Infant sleep, parental sleep and parenting stress in families of mothers on maternity leave and in families of working mothers

Dana Sinai, Liat Tikotzky

Research output: Contribution to journalArticlepeer-review

50 Scopus citations

Abstract

The purpose of the present study was to investigate the links between infants' sleep and their parents' sleep and to assess the links between infant/parent sleep and parenting stress. Furthermore, we explored whether the links between sleep and parenting stress are moderated by maternal leave status. Participants were 50 families with an infant between the ages of 4-5 months. Half of the mothers were on maternity leave while the others returned to work. Parents completed daily sleep logs about infants' and their own sleep for 4 consecutive nights. Each parent also completed the Parenting Stress Index. Infant sleep was associated with sleep of both mothers and fathers, but the correlations with maternal sleep were stronger. Parental perceptions of their infant's sleep as problematic were associated with higher parenting stress. Poorer infant and maternal sleep patterns were associated with parenting stress only in families with mothers on maternity leave, probably because these mothers need to provide intensive caregiving " around the clock" without sufficient opportunities to rest.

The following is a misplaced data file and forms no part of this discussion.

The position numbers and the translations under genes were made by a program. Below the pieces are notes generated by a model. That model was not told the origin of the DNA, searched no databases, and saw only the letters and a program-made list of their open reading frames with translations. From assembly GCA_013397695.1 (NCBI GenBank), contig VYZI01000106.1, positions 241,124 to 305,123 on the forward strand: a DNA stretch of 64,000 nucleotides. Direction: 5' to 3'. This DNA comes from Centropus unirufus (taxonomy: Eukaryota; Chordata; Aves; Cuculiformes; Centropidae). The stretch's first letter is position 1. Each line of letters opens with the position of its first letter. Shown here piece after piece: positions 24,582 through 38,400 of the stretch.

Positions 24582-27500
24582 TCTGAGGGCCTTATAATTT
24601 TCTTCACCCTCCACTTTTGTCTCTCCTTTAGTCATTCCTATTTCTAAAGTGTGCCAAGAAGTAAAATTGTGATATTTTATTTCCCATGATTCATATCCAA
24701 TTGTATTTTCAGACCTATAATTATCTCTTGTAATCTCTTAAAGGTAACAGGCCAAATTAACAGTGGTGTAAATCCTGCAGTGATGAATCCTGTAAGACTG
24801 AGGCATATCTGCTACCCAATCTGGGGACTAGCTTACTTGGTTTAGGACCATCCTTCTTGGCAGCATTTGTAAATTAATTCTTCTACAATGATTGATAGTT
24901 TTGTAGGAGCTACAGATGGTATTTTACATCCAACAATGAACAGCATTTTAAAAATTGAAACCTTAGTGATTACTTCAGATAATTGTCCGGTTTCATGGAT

Original languageEnglish
Pages (from-to)179-186
Number of pages8
JournalInfant Behavior and Development
Volume35
Issue number2
DOIs
StatePublished - 1 Apr 2012

Keywords

  • Father
  • Infant
  • Maternity leave
  • Mother
  • Parenting stress
  • Sleep

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